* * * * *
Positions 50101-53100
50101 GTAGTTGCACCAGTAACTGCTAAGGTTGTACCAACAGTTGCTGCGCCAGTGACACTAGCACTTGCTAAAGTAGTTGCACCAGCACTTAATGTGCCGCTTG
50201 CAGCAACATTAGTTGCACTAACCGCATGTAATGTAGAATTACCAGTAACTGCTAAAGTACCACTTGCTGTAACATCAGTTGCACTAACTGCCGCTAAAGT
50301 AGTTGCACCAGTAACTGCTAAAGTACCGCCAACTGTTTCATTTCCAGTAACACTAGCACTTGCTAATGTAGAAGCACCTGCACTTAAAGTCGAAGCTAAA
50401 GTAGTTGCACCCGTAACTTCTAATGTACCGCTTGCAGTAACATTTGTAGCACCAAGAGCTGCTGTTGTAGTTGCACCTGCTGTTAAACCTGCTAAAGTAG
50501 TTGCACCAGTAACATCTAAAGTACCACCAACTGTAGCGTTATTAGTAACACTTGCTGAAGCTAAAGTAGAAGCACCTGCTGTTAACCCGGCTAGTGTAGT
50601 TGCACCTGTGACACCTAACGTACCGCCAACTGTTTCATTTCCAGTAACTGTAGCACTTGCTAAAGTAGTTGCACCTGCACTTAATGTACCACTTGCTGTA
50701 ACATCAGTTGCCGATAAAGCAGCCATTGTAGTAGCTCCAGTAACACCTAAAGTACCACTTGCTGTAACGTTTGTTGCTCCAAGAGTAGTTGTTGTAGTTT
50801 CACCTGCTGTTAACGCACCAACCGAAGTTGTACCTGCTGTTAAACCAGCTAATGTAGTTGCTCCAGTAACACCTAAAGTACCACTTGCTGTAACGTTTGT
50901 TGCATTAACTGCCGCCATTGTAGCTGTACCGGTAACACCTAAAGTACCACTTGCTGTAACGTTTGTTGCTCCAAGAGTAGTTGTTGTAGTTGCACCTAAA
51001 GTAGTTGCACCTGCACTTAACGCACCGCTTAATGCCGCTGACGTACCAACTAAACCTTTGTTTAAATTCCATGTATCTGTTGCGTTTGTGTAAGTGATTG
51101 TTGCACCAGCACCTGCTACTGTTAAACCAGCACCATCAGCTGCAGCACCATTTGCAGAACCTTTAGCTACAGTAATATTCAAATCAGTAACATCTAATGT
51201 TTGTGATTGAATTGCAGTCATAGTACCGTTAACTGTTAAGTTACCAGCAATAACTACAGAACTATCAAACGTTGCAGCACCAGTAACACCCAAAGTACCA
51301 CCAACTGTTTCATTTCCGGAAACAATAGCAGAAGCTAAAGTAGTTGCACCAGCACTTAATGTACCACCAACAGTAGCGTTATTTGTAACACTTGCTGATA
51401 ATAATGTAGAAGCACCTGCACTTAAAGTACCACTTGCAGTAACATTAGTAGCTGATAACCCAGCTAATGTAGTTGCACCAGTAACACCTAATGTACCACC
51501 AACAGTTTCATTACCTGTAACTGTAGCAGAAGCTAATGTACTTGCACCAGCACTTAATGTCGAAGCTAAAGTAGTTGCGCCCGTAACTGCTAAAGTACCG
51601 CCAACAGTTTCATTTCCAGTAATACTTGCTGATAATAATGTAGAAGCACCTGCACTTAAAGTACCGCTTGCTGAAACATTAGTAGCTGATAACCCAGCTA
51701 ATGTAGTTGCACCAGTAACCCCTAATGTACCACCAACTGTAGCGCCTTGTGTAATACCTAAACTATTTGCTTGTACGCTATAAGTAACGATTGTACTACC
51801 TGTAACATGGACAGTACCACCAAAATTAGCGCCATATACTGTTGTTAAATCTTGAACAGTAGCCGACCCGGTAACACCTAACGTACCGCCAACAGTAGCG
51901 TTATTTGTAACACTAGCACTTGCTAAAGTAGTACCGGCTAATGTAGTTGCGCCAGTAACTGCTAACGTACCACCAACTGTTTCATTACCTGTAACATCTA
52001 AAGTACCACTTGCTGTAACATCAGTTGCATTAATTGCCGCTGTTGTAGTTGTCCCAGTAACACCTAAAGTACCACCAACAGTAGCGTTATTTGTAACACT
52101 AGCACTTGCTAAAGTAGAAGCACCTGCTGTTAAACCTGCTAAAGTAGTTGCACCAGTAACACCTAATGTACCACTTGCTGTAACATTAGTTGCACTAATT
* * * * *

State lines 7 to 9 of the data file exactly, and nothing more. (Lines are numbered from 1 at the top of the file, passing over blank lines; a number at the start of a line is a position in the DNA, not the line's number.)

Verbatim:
50601 TGCACCTGTGACACCTAACGTACCGCCAACTGTTTCATTTCCAGTAACTGTAGCACTTGCTAAAGTAGTTGCACCTGCACTTAATGTACCACTTGCTGTA
50701 ACATCAGTTGCCGATAAAGCAGCCATTGTAGTAGCTCCAGTAACACCTAAAGTACCACTTGCTGTAACGTTTGTTGCTCCAAGAGTAGTTGTTGTAGTTT
50801 CACCTGCTGTTAACGCACCAACCGAAGTTGTACCTGCTGTTAAACCAGCTAATGTAGTTGCTCCAGTAACACCTAAAGTACCACTTGCTGTAACGTTTGT